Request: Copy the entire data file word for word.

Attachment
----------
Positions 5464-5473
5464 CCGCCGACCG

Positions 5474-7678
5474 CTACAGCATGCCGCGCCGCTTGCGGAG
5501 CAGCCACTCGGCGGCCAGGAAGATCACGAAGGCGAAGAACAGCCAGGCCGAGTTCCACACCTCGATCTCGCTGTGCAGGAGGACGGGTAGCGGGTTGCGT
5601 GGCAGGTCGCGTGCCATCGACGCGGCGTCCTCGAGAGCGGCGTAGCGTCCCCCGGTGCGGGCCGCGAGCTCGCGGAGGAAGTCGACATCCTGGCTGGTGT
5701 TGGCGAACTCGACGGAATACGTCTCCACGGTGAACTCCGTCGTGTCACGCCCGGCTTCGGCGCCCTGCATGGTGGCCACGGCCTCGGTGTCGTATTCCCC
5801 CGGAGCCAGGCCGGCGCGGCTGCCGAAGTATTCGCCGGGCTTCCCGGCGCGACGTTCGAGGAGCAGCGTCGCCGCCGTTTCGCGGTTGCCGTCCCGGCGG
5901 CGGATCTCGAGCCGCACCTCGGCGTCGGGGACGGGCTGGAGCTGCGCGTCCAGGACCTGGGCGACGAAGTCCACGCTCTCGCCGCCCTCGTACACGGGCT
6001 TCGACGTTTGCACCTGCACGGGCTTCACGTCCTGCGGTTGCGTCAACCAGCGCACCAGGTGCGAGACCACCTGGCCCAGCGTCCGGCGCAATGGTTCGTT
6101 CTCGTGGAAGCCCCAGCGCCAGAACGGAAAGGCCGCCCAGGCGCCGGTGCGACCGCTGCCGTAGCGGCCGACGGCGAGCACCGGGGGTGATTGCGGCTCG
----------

Positions 5464-5473
5464 CCGCCGACCG

Positions 5474-7678
5474 CTACAGCATGCCGCGCCGCTTGCGGAG
5501 CAGCCACTCGGCGGCCAGGAAGATCACGAAGGCGAAGAACAGCCAGGCCGAGTTCCACACCTCGATCTCGCTGTGCAGGAGGACGGGTAGCGGGTTGCGT
5601 GGCAGGTCGCGTGCCATCGACGCGGCGTCCTCGAGAGCGGCGTAGCGTCCCCCGGTGCGGGCCGCGAGCTCGCGGAGGAAGTCGACATCCTGGCTGGTGT
5701 TGGCGAACTCGACGGAATACGTCTCCACGGTGAACTCCGTCGTGTCACGCCCGGCTTCGGCGCCCTGCATGGTGGCCACGGCCTCGGTGTCGTATTCCCC
5801 CGGAGCCAGGCCGGCGCGGCTGCCGAAGTATTCGCCGGGCTTCCCGGCGCGACGTTCGAGGAGCAGCGTCGCCGCCGTTTCGCGGTTGCCGTCCCGGCGG
5901 CGGATCTCGAGCCGCACCTCGGCGTCGGGGACGGGCTGGAGCTGCGCGTCCAGGACCTGGGCGACGAAGTCCACGCTCTCGCCGCCCTCGTACACGGGCT
6001 TCGACGTTTGCACCTGCACGGGCTTCACGTCCTGCGGTTGCGTCAACCAGCGCACCAGGTGCGAGACCACCTGGCCCAGCGTCCGGCGCAATGGTTCGTT
6101 CTCGTGGAAGCCCCAGCGCCAGAACGGAAAGGCCGCCCAGGCGCCGGTGCGACCGCTGCCGTAGCGGCCGACGGCGAGCACCGGGGGTGATTGCGGCTCG